Spotlight falls on Autostrade per l’Italia over maintenance of bridge that collapsed on August 14, killing 39
Italy demands €500m euros from operator of Genoa bridge
Serious questions were being raised Friday in Italy over how one of Genoa’s main motorways gave way without warning on Tuesday, causing the death of 39 people.
The Genoa Public Prosecutor's Office blamed "human error" for the collapse and opened an investigation into possible negligent homicide.
The cause of the structural failure is not yet known. Initial accounts of heavy rain or a lightning strike being responsible for the collapse have now largely been dismissed.
Engineering experts however noted that corrosion and weather could have been triggering factors in the collapse of the 51-year-old bridge, despite ongoing maintenance work.
The private sector company Autostrade per l’Italia - which is responsible for operating and maintaining the Morandi bridge and the A10 motorway it was part of - has come under fire from the government and commentators.
Italian PM Giuseppe Conte confirmed that his government will begin proceedings to revoke the contract of Autostrade per l’Italia, an announcement that caused the company’s shares to plunge 30 per cent on Thursday.
"These are unacceptable tragedies that should not happen in a modern society. This government will do everything to prevent such tragedies from happening again,” he added.
The populist government has accused Autostrade per L'Italia of failing to invest in sufficient maintenance - a claim the company denies - and said it would seek to revoke its lucrative contracts.
Interior Minister Matteo Salvini demanded that the company offer up to €500 million ($570 million) to help families and local government deal with the aftermath of the disaster. "If we've put up five million euros, they should offer 500 million," he said. "There needs to be an immediate, concrete and tangible signal for these families: they should put their hands on their hearts and in their wallets."
The firm responded to accusations saying it had checked the bridge every three months using highly specialised techniques.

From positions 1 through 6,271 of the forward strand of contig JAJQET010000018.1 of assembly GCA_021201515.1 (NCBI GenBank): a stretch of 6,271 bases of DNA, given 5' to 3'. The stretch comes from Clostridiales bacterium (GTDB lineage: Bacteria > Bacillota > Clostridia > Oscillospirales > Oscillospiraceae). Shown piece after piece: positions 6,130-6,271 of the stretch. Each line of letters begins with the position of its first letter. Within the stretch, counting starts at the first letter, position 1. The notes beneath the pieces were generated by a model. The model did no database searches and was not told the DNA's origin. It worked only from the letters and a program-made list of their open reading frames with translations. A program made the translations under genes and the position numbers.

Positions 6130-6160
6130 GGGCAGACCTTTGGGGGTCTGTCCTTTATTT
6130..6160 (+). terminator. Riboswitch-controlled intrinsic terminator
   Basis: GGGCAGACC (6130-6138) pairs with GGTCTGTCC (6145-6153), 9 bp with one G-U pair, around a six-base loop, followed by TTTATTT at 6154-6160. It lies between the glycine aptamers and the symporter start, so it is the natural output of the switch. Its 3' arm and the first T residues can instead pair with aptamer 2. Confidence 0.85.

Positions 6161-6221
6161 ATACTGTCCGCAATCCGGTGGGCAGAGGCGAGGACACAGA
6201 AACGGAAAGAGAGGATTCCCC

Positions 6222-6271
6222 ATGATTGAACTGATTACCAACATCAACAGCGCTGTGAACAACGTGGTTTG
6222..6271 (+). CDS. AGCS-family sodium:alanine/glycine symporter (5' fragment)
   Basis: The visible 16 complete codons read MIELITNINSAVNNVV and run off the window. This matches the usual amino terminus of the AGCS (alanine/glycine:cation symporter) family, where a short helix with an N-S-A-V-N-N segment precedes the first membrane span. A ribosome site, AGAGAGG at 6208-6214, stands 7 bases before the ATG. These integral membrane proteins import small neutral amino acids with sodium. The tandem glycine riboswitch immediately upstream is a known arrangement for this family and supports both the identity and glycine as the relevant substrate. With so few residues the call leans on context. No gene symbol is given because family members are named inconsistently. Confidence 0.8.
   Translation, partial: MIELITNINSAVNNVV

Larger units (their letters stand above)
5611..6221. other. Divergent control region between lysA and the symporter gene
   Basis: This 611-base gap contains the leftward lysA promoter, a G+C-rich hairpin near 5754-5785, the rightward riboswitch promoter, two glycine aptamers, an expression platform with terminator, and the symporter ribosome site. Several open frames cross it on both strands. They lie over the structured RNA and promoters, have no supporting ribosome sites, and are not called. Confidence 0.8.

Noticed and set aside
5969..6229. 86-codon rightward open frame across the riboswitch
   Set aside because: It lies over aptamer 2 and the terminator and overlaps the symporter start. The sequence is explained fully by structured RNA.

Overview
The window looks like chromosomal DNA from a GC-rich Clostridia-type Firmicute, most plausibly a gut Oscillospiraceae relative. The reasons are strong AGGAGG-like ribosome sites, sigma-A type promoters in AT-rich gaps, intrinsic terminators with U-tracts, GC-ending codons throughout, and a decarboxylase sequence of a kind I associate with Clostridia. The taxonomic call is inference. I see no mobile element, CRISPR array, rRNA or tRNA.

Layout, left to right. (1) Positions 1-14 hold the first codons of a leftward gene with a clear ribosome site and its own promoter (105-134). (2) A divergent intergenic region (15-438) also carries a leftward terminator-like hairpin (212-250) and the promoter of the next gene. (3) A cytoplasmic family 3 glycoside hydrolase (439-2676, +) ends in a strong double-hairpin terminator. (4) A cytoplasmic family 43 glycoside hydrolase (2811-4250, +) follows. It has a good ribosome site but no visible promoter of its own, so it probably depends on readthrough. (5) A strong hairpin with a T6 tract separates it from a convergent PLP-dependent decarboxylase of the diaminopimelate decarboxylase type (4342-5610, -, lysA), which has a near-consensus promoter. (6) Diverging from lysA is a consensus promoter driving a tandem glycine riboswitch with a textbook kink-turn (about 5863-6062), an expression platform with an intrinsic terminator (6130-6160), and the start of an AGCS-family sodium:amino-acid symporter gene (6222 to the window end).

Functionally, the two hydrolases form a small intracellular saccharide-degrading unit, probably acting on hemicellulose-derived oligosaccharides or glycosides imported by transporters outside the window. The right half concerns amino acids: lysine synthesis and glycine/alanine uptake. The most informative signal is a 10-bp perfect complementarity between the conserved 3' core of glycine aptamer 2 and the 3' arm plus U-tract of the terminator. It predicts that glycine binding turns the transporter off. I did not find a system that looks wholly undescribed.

Mr Conte also declared a 12-month state of emergency in the Liguria region and said he would make an initial €5 million available from central funds.
A national day of mourning will take place on Saturday, to coincide with the funerals of the victims.
The collapse of Genoa’s “Brooklyn bridge”, as it was known, was the fifth bridge collapse in Italy in five years - which points to the dire state of Italy’s infrastructure system.
In December 2010, the Genoa city council had discussed the state of the bridge and a public hearing was held to discuss the expansion of the local transport infrastructure.
Andrea Mariotto, professor in territorial management at Venice’s IUAV university, told The National that the bridge’s structural integrity had never come into question during the 2009 public hearing.
“We never thought it could be at risk,” Mr Mariotto said. “But ten years are a long time and things may change.”
But there had been expert reviews questioning how the Morandi bridge was built and how long it could last. One engineer and professor at Genoa’s university, Antonio Brencich, rose to fame in the past few days for having predicted the fall of the bridge.
“The Morandi bridge is referred to as a masterpiece of engineering, in reality it is a bankruptcy,” Mr Brencich had told local media two years ago. “There will be a time when maintenance costs will exceed those of reconstruction, and then we will have to proceed with the replacement.”
Five Star Movement founder, the comedian Beppe Grillo, has been highly criticised for dismissing these concerns as “a tale” at the time of the public hearing, as shown in video that resurfaced on Italian news channels and social media following the bridge collapse.
The head of Genoa's public prosecutor's office, Francesco Cozzi, said the "file for negligent multiple homicide and disaster” would be against unknown persons as responsibilities were still unclear.
In the meantime, friends and relatives of the victims are asking for justice. Fiodor Novelli, 29, was a co-worker of Mirko Vicini, 31, who was on duty under the bridge when it collapsed.
He told The National that Vicini had just found a stable job with the environmental company AMIU and dreamed of becoming a truck driver. “I want justice for Mirko, a colleague and a friend,” Mr Novelli said. “It is unjust to die like this aged 31.”